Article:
Conclusion

However, for Neo-realists, power is not merely the accumulation of military resources and the ability to intimidate and coerce other states, it is viewed as the combined capabilities of a state. (Baylis and Smith 2001: 209). Neo-realist ideology highlights the importance of anarchy and its effects on defining the international system as all states are functionally similar units who therefore all suffer the same constraints from an anarchical system and are all striving to maintain their position in the system (Baylis and Smith 2001: 209). To conclude all three theories have been influential in shaping the contemporary political landscape of the modern world. However, it must be noted that Realism, after the fall of the USSR began its downfall. Its ineffectiveness in predicting the end of the war meant that it had not fulfilled its primary function and much of its credibility as a political science was therefore lost. Realism was a theory which majorly influenced international relations where it was still relevant but in the 21st century it is nothing more than archaic. Today states no longer view the international sphere as a struggle for power, but more as a mechanism for opening free markets and creating political unions. Supranational institutions are increasing in number and power as a reflection of this. And as this happens realism loses more and more credibility as a theory of international relations in the 21st century. ...read more.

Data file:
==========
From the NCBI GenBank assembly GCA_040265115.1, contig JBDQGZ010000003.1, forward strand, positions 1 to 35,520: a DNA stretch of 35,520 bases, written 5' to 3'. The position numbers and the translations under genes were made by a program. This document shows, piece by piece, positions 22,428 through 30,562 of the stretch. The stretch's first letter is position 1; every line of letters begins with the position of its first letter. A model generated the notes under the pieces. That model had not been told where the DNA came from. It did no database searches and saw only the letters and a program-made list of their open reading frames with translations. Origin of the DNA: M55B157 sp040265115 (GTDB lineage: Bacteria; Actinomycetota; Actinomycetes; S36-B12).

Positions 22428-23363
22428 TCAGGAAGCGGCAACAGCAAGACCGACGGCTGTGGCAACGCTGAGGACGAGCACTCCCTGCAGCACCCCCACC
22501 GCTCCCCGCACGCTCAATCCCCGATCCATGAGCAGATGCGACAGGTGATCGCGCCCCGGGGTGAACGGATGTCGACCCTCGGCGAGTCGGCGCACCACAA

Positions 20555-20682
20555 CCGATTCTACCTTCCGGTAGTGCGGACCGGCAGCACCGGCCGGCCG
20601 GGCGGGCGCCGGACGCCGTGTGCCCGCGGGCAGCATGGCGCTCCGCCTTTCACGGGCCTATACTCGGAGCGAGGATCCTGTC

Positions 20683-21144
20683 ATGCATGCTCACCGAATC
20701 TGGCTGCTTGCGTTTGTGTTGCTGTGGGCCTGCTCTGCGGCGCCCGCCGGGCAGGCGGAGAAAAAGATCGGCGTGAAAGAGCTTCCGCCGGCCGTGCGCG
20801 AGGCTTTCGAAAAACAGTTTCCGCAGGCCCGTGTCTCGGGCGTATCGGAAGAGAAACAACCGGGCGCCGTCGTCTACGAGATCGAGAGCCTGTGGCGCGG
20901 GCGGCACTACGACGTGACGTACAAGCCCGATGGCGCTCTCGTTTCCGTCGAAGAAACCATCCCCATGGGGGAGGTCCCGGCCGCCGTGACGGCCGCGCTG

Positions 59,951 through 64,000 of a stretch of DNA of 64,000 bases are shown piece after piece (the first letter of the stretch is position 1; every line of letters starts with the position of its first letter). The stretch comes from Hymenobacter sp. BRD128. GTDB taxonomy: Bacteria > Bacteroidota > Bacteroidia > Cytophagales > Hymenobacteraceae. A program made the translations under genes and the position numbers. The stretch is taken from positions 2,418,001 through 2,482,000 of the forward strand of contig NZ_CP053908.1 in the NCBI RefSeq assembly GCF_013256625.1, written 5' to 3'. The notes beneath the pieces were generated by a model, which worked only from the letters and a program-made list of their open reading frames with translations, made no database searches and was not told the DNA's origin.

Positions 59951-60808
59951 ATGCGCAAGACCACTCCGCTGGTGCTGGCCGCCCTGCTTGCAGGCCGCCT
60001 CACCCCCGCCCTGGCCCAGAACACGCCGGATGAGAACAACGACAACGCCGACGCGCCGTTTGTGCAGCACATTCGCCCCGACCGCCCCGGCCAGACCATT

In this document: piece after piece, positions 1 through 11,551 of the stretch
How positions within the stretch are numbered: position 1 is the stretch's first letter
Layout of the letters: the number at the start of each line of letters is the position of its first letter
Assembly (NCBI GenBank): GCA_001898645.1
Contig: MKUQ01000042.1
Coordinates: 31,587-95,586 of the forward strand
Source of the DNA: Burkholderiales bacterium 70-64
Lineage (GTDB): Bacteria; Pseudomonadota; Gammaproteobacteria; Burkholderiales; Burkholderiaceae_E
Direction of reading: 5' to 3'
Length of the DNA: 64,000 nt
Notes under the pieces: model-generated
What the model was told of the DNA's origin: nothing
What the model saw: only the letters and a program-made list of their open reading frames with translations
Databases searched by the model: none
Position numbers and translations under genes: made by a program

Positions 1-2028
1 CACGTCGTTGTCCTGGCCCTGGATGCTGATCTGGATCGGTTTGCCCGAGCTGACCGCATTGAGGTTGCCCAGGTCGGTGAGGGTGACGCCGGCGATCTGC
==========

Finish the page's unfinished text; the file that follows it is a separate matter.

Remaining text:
The above preview is unformatted text

This student written piece of work is one of many that can be found in our AS and A Level Political Philosophy section.

Found what you're looking for?

  • Start learning 29% faster today
  • 150,000+ documents available
  • Just £6.99 a month

Not the one? Search for your essay title...
  • Join over 1.2 million students every month
  • Accelerate your learning by 29%
  • Unlimited access from just £6.99 per month

See related essaysSee related essays

Related AS and A Level Political Philosophy essays

  1. Breaking down the Walls: A Discourse of Ideology and "Otherness"

    Put altogether, hooks is declaring that it is fully wrong and at the same time dangerous for whites to believe that all who fit into a group of "otherness" experience or label objects, ideas, or instances in the exact same manner.

  2. Why was the Dreyfus Affair so bitterly divisive in France? The Dreyfus Affair began ...

    of justice, there was a growing belief, from the left, of a clerico-military plot, and a general feeling that they needed to "defend the republic."29 In particular, following the publication of 'J'accuse' the army began to be attacked as an institution.